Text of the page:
The advantages of blockchain technology include allowing business transactions to be conducted in near real-time by eliminating central authority intermediaries, as well as performing business transactions that are verifiable and auditable. For example, for the trading of stocks in the financial industry, blockchain allows securities to be settled in minutes instead of days.

For distributors, the core of blockchain is the ability to provide a shared, secure record of exchange that can track what went into a product and who handled it along the way, introducing transparency into supply chains, revealing the provenance of a product to everyone involved—from originator to end user, even if it has been through multiple manufacturing steps at different companies—and lastly, as goods change hands, to exchange payment between organizations.

Blockchain technology is in its infancy, but is one of numerous technologies being developed, tested, and commercialized that may eventually affect the wholesale distribution industry.

In the brand-new 11th edition of Facing the Forces of Change®: Navigating the Seas of Disruption, you will find much more detail on all of these topics, including strategies and examples from leading distributors, along with suggested actions to understand and minimize the effect of disruption on a business, or present the opportunity to become a disrupter.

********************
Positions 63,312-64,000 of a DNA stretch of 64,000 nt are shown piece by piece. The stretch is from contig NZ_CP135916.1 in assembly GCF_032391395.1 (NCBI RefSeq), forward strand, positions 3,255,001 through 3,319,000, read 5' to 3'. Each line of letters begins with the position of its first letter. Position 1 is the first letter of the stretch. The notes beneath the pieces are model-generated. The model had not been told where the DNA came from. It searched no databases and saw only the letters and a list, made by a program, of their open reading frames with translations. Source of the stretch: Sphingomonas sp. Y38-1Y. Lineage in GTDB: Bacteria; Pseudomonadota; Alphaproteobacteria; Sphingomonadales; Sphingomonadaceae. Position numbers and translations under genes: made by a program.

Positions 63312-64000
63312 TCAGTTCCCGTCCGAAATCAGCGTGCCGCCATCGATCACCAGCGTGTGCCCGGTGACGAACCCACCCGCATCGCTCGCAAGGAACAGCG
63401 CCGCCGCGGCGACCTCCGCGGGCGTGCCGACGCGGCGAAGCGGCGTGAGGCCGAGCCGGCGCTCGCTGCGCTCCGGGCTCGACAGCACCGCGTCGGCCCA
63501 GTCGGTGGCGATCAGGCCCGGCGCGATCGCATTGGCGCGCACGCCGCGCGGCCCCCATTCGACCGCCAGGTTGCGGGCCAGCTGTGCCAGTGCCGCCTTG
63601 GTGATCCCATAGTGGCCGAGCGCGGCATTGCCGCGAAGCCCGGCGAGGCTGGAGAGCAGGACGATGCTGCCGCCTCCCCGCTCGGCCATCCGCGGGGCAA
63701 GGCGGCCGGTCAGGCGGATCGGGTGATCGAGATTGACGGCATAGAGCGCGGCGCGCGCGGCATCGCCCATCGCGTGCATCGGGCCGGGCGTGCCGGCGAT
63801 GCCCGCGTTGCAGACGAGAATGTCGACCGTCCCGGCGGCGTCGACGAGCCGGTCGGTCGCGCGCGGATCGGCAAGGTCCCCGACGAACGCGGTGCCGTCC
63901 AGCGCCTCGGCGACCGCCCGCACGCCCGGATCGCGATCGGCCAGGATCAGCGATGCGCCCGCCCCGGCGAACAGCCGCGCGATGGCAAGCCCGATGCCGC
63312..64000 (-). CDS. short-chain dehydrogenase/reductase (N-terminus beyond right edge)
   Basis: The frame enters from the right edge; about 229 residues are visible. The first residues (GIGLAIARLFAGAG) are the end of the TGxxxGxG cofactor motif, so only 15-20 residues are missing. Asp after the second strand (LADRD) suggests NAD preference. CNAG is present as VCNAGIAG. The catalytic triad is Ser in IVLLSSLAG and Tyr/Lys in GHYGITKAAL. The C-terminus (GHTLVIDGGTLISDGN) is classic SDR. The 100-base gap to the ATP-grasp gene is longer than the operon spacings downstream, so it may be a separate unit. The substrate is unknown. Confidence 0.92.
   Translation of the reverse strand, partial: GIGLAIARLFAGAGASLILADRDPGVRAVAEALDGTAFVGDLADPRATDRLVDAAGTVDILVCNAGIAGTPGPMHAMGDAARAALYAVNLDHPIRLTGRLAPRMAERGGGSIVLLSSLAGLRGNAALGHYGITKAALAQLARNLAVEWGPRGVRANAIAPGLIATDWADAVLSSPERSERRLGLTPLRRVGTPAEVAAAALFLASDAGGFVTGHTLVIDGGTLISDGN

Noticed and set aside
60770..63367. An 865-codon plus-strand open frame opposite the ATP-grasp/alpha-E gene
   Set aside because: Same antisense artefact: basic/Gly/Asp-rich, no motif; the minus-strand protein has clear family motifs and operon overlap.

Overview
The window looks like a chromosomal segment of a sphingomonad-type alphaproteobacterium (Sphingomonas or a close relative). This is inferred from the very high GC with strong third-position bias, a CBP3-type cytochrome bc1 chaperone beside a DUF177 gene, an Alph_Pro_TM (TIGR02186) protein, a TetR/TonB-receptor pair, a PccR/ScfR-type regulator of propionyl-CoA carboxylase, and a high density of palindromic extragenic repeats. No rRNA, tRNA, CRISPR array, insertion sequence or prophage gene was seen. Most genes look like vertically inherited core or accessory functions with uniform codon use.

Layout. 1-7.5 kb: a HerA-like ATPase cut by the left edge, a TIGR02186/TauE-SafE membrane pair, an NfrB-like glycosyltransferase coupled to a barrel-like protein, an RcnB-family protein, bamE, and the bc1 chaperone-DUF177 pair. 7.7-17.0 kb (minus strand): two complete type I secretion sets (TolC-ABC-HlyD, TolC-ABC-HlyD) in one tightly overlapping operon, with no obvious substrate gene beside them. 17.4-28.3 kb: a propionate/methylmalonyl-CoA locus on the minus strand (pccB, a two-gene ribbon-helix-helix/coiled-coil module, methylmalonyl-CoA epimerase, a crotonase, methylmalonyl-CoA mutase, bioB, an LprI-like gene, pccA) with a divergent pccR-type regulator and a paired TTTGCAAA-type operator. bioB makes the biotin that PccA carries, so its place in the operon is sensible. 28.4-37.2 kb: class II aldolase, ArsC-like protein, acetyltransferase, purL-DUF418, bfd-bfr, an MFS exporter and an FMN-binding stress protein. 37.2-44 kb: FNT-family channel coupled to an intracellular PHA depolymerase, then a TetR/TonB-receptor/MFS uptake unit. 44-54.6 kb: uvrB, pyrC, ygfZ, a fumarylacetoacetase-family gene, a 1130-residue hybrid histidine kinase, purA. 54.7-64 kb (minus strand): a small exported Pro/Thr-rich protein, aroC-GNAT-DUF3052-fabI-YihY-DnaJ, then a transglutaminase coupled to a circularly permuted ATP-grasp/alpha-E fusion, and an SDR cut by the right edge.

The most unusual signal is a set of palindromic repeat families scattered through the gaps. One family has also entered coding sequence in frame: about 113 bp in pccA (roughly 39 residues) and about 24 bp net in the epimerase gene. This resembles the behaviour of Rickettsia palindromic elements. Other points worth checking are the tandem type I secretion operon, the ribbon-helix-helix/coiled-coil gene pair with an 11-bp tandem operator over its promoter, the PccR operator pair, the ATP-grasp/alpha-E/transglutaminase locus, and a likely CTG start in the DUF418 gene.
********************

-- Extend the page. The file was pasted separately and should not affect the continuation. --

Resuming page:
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Paul St. Germain, NAW Institute for Distribution Excellence Author

Paul St. Germain, NAW Institute for Distribution Excellence Author

While working for IBM, Paul St. Germain was responsible for managing IBM’s business and strategic initiatives within the global wholesale distribution industry. He researched critical issues and trends, developed IBM’s point of view on industry imperatives; guided IBM’s industry offerings and solutions; and engaged with wholesale distribution executives to help them transform their organizations.
Paul St. Germain, NAW Institute for Distribution Excellence Author